“Function” as Sometimes Nominally Descriptive and Sometimes as Theoretically Relational

The utterance “function” may be used as a name (nominal) for a concrete activity or as a designation of a relation of terms (explanatory) to one another.

In our everyday, descriptive conversations we speak, often without serious thought, of an overall economic functioning or of a particular economic functioning, such as supply or demand.  Thus,  we speak of the gerund “functioning” and the noun “function” in the sense of an activity and often in the sense of an activity’s efficient or final cause – purpose.

Efficient cause:

  • He is the one who keeps the books.
  • He is the one who puts out fires.
  • He is the one who makes us smart.

Final cause or purpose:

  • Keeping the books is the function of an accountant.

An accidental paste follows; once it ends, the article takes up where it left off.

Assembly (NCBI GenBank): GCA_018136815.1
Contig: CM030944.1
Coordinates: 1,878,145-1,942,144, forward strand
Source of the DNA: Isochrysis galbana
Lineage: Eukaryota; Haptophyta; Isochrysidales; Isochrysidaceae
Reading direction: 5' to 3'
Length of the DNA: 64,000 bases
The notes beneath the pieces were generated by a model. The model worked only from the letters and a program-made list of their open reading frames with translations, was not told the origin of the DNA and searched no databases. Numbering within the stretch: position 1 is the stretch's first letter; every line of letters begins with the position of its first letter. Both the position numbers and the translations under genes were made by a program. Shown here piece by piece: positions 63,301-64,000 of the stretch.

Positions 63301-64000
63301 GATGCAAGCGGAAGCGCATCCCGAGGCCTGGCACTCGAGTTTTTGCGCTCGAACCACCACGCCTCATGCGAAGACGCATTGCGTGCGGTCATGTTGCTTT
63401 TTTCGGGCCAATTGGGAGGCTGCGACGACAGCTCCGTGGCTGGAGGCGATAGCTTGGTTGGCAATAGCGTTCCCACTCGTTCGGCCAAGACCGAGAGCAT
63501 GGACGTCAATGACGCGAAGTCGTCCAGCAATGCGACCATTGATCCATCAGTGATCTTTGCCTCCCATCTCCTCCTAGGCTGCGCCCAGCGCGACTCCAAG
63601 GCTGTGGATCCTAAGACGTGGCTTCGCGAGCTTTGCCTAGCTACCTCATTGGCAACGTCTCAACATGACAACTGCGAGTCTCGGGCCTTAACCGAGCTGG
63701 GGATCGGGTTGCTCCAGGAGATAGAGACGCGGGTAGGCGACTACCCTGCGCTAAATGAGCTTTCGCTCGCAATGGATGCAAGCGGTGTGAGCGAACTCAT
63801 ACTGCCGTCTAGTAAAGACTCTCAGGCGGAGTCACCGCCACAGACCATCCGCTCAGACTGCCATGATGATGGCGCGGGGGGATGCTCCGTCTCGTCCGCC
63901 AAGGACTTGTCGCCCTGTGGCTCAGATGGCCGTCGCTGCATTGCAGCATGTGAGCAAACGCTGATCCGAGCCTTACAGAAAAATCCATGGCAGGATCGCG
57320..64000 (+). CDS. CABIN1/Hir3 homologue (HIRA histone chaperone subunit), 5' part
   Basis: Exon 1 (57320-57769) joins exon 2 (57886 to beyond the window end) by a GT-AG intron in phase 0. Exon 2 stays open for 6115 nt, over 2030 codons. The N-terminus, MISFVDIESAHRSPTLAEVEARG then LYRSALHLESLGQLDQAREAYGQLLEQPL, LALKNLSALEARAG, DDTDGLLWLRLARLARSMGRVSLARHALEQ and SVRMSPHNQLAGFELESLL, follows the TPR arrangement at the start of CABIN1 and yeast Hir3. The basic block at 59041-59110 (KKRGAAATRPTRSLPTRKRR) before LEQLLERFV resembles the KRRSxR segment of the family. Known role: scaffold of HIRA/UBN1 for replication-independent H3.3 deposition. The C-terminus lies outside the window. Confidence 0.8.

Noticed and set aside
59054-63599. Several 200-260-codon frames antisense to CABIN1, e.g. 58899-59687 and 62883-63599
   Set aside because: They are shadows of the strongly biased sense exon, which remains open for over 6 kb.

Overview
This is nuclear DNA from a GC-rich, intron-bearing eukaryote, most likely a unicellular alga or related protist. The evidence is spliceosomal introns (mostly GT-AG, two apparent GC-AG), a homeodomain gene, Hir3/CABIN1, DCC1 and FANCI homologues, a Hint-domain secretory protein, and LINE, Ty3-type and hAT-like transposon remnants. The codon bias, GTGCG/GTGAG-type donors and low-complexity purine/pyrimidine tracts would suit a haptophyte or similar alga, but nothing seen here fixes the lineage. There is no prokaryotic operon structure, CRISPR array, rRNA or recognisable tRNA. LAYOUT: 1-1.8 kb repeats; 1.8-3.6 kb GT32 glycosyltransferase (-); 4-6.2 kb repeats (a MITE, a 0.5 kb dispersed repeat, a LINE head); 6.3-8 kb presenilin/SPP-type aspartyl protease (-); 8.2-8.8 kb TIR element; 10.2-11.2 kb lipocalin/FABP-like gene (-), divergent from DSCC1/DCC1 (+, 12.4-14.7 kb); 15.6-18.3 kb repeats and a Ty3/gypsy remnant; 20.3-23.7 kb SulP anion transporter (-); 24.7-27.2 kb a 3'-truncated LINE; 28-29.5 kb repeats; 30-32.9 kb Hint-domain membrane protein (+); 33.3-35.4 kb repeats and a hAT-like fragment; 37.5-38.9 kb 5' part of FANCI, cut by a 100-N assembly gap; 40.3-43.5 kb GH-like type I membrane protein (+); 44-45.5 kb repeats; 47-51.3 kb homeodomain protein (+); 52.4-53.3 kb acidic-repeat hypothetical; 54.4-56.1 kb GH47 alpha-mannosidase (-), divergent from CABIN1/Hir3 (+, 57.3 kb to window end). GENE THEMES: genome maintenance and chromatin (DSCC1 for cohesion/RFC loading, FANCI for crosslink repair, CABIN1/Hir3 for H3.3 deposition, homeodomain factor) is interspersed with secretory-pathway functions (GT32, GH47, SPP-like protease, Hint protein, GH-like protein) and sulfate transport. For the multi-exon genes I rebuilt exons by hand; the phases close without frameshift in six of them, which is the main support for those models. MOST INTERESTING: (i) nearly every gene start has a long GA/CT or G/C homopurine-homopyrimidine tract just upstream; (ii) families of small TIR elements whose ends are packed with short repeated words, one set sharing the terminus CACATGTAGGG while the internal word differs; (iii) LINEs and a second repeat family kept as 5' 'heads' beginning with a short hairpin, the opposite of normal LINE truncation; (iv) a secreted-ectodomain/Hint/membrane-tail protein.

• Putting out fires is the function of a fireman.
  • Making us smart is the function of a teacher.


  • Accounting is his function.
  • Putting out fires is his function.
  • Teaching is his function.

The functioning is with respect to time, so we think fuzzily of it is at a speed.[1]  Also, a particular functional flow of goods or money may be cloudily sensed as a component flow in a system of interdependent components without our precisely distinguishing the flows or specifying the interdependence of the flows. “They mined too much ore.” “There’s no money around.”  We are aware that money is the means and medium of the exchange of goods and services; we have a vague idea that there is some sort of duality of the productive and the monetary in the entire process.